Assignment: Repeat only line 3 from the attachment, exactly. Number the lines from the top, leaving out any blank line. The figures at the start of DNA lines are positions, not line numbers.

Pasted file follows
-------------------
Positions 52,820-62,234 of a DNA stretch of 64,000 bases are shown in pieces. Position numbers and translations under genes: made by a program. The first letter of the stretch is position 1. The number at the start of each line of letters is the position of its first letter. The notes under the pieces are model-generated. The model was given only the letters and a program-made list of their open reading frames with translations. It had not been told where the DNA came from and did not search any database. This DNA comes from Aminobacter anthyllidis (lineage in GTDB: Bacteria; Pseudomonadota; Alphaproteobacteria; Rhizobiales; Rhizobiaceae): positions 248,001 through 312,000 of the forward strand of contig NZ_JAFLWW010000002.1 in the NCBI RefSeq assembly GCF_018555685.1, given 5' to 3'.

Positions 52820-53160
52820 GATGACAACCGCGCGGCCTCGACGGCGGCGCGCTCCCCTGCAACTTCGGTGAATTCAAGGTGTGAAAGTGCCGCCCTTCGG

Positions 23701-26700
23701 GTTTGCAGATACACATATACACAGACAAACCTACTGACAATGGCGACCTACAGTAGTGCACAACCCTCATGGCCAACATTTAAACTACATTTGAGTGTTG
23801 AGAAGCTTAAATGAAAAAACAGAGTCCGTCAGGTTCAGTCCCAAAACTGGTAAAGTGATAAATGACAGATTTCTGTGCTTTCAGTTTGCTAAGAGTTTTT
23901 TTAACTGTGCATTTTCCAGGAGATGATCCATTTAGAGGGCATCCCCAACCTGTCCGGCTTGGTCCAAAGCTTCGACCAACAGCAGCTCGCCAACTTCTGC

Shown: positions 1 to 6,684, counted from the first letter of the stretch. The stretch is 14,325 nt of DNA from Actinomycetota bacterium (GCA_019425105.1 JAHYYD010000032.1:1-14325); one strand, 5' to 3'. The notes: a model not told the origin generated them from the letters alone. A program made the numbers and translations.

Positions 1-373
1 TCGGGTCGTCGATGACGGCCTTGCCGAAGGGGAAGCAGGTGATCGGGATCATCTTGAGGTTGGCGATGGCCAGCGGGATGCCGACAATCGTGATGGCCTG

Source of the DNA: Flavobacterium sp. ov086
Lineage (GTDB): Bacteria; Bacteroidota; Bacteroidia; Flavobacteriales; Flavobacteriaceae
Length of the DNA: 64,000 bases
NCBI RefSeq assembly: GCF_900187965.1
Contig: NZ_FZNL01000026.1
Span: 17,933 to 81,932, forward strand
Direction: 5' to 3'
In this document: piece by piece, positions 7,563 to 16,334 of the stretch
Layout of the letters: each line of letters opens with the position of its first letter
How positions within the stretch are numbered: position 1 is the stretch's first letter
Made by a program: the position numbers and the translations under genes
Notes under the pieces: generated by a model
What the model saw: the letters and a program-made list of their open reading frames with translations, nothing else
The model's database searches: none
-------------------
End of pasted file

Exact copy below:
52820 GATGACAACCGCGCGGCCTCGACGGCGGCGCGCTCCCCTGCAACTTCGGTGAATTCAAGGTGTGAAAGTGCCGCCCTTCGG